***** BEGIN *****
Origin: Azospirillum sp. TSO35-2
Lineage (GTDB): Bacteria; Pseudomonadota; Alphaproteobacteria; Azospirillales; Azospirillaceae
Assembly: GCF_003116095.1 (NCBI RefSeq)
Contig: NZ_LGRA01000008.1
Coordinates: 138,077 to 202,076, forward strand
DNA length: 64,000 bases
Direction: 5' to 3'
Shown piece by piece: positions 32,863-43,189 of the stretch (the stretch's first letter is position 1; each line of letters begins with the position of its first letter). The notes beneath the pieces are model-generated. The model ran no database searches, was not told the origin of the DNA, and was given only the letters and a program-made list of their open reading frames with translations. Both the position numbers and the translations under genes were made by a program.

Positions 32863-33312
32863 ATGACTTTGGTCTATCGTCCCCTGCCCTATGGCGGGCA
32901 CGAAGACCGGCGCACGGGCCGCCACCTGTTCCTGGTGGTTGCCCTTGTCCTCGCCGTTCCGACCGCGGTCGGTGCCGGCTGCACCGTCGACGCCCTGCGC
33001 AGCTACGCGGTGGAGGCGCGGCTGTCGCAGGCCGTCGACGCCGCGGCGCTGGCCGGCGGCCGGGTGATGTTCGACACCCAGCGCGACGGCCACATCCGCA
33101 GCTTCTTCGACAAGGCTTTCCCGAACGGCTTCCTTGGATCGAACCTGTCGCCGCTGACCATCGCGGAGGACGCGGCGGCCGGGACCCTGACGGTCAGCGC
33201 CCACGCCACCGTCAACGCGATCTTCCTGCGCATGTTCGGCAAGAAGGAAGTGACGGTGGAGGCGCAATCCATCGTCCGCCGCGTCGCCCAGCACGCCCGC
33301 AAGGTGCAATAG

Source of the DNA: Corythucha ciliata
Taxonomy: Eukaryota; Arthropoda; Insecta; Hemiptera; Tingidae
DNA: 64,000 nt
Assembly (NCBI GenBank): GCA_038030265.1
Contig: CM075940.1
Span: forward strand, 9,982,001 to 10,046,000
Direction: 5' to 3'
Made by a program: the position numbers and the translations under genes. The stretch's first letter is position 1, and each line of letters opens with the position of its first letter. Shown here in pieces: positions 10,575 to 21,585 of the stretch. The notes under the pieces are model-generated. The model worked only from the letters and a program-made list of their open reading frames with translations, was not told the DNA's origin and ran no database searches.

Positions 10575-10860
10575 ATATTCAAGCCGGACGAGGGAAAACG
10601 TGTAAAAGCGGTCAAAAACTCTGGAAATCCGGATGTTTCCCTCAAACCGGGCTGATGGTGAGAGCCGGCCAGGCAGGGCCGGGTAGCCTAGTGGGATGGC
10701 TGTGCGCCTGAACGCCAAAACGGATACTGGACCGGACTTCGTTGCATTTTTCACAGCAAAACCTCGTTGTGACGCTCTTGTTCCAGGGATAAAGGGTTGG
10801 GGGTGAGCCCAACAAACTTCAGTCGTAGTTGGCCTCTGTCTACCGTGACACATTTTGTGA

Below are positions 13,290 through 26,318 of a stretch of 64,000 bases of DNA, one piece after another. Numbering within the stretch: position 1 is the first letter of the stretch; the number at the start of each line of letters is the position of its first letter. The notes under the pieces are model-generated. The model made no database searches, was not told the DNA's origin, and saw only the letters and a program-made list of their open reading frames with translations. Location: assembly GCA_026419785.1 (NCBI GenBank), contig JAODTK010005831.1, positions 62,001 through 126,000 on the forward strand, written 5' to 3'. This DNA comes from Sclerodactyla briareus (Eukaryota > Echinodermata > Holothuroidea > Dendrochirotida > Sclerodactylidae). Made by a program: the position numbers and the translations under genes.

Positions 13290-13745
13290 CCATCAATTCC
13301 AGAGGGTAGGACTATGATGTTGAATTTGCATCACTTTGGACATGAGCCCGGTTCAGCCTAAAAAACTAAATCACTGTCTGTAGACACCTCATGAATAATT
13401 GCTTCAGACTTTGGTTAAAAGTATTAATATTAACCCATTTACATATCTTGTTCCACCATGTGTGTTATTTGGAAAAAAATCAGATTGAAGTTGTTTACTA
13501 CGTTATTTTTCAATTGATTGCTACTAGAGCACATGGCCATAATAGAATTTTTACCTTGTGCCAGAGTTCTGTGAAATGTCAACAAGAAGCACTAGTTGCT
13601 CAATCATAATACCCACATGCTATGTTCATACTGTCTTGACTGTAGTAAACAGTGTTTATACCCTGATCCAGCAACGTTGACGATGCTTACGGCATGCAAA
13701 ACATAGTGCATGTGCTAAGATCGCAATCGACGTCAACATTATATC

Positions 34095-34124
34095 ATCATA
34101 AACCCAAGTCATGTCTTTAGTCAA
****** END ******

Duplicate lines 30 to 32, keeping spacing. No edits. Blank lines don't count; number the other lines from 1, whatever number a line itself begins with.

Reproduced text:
Positions 13290-13745
13290 CCATCAATTCC
13301 AGAGGGTAGGACTATGATGTTGAATTTGCATCACTTTGGACATGAGCCCGGTTCAGCCTAAAAAACTAAATCACTGTCTGTAGACACCTCATGAATAATT